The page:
For WebAPI to appeal to developers, Mozilla will need Apple, Google and other mobile browser makers to implement the APIs so that WebAPI can compete with native applications. Before you dismiss that as an impossibility, bear in mind that Apple’s original vision for iOS app development was based around HTML applications, and you’d be hard-pressed to find a company more eager to embrace web apps than Google. Whether either company will devote any resources to implementing WebAPI remains to be seen. But if Mozilla can get WebAPI standardized by the W3C other browser makers would likely support it.

Mozilla’s plans for WebAPI are certainly ambitious, but the company is putting its money where its mouth is — Mozilla is currently hiring several full time engineers to work on WebAPI.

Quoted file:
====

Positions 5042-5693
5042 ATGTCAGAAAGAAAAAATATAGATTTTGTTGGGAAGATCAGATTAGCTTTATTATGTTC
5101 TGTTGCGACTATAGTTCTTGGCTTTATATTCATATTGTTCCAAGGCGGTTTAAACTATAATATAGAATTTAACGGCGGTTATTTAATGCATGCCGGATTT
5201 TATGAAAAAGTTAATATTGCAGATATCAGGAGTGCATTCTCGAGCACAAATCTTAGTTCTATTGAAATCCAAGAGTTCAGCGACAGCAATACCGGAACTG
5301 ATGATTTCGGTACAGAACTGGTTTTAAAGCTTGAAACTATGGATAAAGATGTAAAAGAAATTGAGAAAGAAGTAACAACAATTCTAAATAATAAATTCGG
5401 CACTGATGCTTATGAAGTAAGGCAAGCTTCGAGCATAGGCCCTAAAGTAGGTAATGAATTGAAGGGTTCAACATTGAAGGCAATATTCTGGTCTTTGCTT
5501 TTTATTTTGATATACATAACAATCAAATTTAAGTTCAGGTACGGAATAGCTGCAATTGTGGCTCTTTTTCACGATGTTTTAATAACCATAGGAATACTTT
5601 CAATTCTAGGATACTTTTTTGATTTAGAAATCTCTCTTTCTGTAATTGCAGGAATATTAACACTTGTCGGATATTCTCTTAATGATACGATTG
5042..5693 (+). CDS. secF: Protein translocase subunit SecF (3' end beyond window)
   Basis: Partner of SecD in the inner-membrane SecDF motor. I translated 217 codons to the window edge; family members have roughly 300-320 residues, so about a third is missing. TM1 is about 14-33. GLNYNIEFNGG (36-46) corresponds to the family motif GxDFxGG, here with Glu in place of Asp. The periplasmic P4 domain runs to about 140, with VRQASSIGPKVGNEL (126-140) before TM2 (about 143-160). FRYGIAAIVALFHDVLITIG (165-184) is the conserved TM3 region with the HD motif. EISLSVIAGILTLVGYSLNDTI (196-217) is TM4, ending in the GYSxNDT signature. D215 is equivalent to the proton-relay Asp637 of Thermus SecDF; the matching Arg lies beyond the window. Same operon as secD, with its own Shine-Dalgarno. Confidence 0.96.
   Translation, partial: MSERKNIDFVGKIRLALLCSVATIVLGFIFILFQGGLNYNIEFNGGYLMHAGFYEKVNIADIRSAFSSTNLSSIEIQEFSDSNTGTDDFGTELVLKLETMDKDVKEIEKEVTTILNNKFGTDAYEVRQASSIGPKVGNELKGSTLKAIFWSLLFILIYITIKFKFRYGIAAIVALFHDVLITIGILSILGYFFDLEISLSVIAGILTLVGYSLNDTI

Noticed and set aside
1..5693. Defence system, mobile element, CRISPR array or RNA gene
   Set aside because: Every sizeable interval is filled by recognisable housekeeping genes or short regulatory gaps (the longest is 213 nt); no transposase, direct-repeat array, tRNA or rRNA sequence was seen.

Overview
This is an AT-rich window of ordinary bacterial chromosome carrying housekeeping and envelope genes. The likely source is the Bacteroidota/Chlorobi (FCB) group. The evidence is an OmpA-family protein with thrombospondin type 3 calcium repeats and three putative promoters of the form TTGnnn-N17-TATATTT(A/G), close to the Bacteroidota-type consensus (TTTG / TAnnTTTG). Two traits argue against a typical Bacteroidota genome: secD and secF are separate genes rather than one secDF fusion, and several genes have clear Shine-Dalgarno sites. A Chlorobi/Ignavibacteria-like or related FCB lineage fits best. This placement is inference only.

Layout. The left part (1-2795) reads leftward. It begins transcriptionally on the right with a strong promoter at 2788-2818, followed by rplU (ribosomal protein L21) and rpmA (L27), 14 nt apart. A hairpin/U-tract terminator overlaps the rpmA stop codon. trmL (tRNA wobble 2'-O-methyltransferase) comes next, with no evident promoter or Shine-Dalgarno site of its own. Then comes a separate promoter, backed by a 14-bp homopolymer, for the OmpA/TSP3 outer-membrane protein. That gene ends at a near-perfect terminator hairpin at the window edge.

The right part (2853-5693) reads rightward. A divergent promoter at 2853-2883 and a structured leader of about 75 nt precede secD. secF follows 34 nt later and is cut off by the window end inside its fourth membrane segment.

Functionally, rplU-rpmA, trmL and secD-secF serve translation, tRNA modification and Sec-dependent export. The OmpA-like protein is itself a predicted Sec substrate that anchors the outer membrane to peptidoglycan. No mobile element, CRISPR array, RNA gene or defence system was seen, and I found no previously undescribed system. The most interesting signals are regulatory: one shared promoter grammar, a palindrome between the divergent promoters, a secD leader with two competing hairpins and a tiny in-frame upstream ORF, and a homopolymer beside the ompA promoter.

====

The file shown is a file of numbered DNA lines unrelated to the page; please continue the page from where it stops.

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File Under: Multimedia, Web Apps

Make Waves with WebGL Demo ‘Water’

WebGL Water Running in Chromium 14Web Developer Evan Wallace has released one of the more impressive WebGL demos we’ve seen.

Provided you’re using a capable browser (Firefox, Chrome or Safari), head on over to Wallace’s WebGL Water demo and be amazed.

If you stay abreast of the latest and greatest in web browsers you’ve probably heard of WebGL, an API for adding hardware-accelerated 3D rendering to the HTML5 Canvas tag. The WebGL API is based on OpenGL, a desktop graphics standard, which means WebGL will run on many different devices — your laptop, your phone, even your TV.

Firefox 6+, Google Chrome and the latest version of Apple’s Safari all support WebGL (in Safari you’ll need to enable WebGL under the developer tools menu). There’s also an experimental build of Opera with WebGL support.

If you’re stuck with Internet Explorer, Vimeo user Ivan Enderlin posted this video which shows Firefox rendering the WebGL Water demo.

WebGL water, by @evanwallace from Ivan Enderlin on Vimeo.